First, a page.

Not to be forgotten, there are two women who figure into the plot. Moira O’Sullivan is both tough and funny as the prostitute Rowena, whom the soldiers visit, and she brings a certain slyness to the part, as well. As the endearing Daisy, whom Eugene Jerome ultimately falls for, Andee Buccheri is all sweetness and charm. Daisy proves to be the perfect match for Eugene in a scene at a dance toward the end of the play. In addition to be being the audience’s guide, Owen manages to get all the laughs in the script, as well as offering a glimpse of the writer Neil Simon eventually would become.

Director Sasha Bratt keeps the show moving briskly; this is one production that seems to get better as it goes along. Bratt works very well with his designers, including Lisa Bebey, who provides the period-perfect costumes, and Tate R. Burmeister, who designed both lighting and sound, contributing heavily to the success of the show. Ivoryton Playhouse provides the ideal showcase for Neil Simon’s seriocomic Biloxi Blues, and don’t be surprised if you leave this show with a big smile on your face.

Biloxi Blues continues performances at Ivoryton Playhouse in Ivoryton, CT through May 14, 2017. For tickets, please visit www.ivorytonplayhouse.org or call the box office at 860-767-7318.

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YOU’RE IN THE ARMY NOW WITH “BILOXI BLUES”
BONNIE GOLDBERG

Eugene Morris Jerome is now a man.  You might remember him as  a precocious teenager dealing with growing up in Brooklyn in Neil Simon’s “Brighton Beach Memoirs.”  Eugene is the central character created by Simon, semi-autobigraphically, in a trilogy.  Now is the time for a second installment and, thanks to the Ivoryton Playhouse, you can come meet Eugene from now until Sunday, May 14 as “Biloxi Blues” salutes soldiers.

It’s World War Ii and our Brooklyn boy is now twenty years old and is leaving home and heading to Biloxi, Mississippi to join the United States Army.  Private first class Jerome is now an active observer, an eager participant in boot camp and a narrator writing about the trials and triumphs of serving patriotically for his country.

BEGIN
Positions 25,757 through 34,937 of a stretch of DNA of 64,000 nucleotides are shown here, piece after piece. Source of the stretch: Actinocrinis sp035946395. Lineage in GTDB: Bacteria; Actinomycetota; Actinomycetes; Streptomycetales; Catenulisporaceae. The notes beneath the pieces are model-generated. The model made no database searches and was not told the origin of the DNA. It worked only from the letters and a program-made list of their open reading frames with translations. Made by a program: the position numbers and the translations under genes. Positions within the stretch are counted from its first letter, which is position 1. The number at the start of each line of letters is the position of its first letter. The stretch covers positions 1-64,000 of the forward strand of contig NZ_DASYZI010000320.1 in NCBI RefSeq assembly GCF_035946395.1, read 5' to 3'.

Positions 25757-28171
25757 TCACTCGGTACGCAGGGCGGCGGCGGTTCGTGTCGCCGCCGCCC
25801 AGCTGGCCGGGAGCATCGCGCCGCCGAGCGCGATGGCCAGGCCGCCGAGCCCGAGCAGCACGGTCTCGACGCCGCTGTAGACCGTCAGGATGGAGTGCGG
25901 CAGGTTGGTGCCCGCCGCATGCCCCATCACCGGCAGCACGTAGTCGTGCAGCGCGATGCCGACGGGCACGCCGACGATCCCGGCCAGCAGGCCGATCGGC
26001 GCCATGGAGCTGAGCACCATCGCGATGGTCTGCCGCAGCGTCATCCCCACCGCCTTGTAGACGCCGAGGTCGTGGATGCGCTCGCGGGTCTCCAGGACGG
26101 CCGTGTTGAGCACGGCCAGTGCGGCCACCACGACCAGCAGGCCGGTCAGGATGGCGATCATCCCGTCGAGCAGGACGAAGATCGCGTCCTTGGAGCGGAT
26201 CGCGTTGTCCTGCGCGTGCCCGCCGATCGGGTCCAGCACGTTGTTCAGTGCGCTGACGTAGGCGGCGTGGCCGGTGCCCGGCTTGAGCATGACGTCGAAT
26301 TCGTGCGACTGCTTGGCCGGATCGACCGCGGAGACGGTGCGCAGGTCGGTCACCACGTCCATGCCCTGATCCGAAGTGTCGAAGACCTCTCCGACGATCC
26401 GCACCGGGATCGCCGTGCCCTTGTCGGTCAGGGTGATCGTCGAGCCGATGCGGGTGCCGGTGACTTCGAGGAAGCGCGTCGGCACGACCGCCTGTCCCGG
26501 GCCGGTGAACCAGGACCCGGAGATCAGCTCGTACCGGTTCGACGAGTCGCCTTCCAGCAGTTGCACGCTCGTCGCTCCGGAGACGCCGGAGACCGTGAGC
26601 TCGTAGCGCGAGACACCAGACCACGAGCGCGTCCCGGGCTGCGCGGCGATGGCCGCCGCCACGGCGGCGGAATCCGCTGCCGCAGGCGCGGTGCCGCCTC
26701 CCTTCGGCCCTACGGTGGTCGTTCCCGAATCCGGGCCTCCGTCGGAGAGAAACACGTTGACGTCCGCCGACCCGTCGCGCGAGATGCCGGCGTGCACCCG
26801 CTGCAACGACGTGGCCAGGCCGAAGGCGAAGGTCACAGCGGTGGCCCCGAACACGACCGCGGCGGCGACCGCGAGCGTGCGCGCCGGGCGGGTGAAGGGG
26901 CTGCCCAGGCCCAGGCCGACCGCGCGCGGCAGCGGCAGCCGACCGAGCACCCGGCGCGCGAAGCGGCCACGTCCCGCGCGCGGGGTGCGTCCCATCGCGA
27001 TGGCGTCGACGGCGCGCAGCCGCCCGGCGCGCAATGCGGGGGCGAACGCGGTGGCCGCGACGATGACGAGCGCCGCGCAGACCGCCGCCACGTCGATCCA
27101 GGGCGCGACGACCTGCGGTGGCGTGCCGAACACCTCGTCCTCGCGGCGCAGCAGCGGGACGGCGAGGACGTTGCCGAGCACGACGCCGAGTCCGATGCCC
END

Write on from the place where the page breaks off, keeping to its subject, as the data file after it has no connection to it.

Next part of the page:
Come meet Zal Owen as the lovable Eugene and his best new pals Alec Silberblatt as Arnold, Conor M. Hamill as Wykowski, Ethan Kirschbaum as Carney, George Mayer as Hennesey and Chandler Smith as Selridge. Overseeing their every move and moment is the  hard boiled Mike Mihm as their commander, the dictator Sergeant Toomey. As young recruits, they exhibit all the ABCs, anxiety, bravado and courage that you would expect to witness.  They tease, swear and act tough as they prepare for their new assignment:  going to war. With sly wit and a deep sense of humanity, Simon inducts his soldiers with all the brashness of heading off into the unknown and the fears that entails.

These men, thrown together as they are, have to grow up quickly.  It’s Sergeant Toomey’s job and obligation to toughen them up and supply all the discipline and obedience they will need to endure combat.  Mike Mihm as Toomey is up for the challenge.  Push-ups by the hundreds and long enforced marches through the swamps, peeling potatoes and scrubbing latrines are all part of the patriotic package they must face.  Readiness for battle is a prerogative and instant responsibility is essential.

As the recruits tease, ridicule and support each other, Eugene records his memoirs for posterity, with pithy comments on the goings on and day-to-day challenges.  A 48 hour pass allows Eugene to explore two of his list of goals, to lose his virginity and to fall in love, both with the help of Moira O’Sullivan and Andee Buccheri.  He also plans to become a writer and not to die in the war. Sasha Bratt as director puts these men through their paces in a heartwarming and poignant way.

For tickets ($50, seniors $45, students $22, children $17), call the Ivoryton Playhouse, 103 Main Street, Ivoryton  at 860-767-7318 or online at www.ivorytonplayhouse.org. Performances are Wednesday and Sunday at 2 p.m., Wednesday and Thursday at 7:30 p.m. and Friday and Saturday at 8 p.m.

Pack your duffel bag and get ready to do some push-ups as a maniacal drill instructor puts you through your paces  or will die trying.

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Seriously Funny: “Biloxi Blues” at Ivoryton Playhouse
By Brooks Appelbaum, Special to the Shoreline Times

The Ivoryton Playhouse production of Neil Simon’s “Biloxi Blues,” directed with a sure hand by Sasha Brätt and playing through May 14, is not to be missed. If you have never seen this second installment of Simon’s semi-autobiographical Eugene trilogy (“Biloxi Blues” comes between “Brighton Beach Memoirs” and “Broadway Bound”), this version is a perfect introduction. And even if you’ve seen the show many times, come to this production for a fresh, intelligent, moving night at the theater. Oh, and you’ll find yourself smiling and laughing, too.

“Biloxi Blues” begins in 1943, with Eugene and five other young men on a train heading for basic training in Biloxi, MS before they ship out as soldiers in WWII. Upon arrival, they will all learn that basic training is anything but basic under the eccentric and seemingly heartless lash of Sgt. Toomey (a terrifically charismatic Mike Mihm). Unlike the other two plays in the trilogy, Eugene (the pitch-perfect and touching Zal Owen), rather than driving the plot serves as the observer (he records everything he sees and thinks in his “memoirs”) and the interpreter for the audience. Though each soldier-in-the-making has his own story, the play’s main dramatic tension builds between Sgt. Toomey and a recalcitrant, brilliant, misplaced young man named Arnold Epstein (Alec Silberblatt) until, by the climactic scene, we understand that “Biloxi Blues” has more layers than we might have guessed.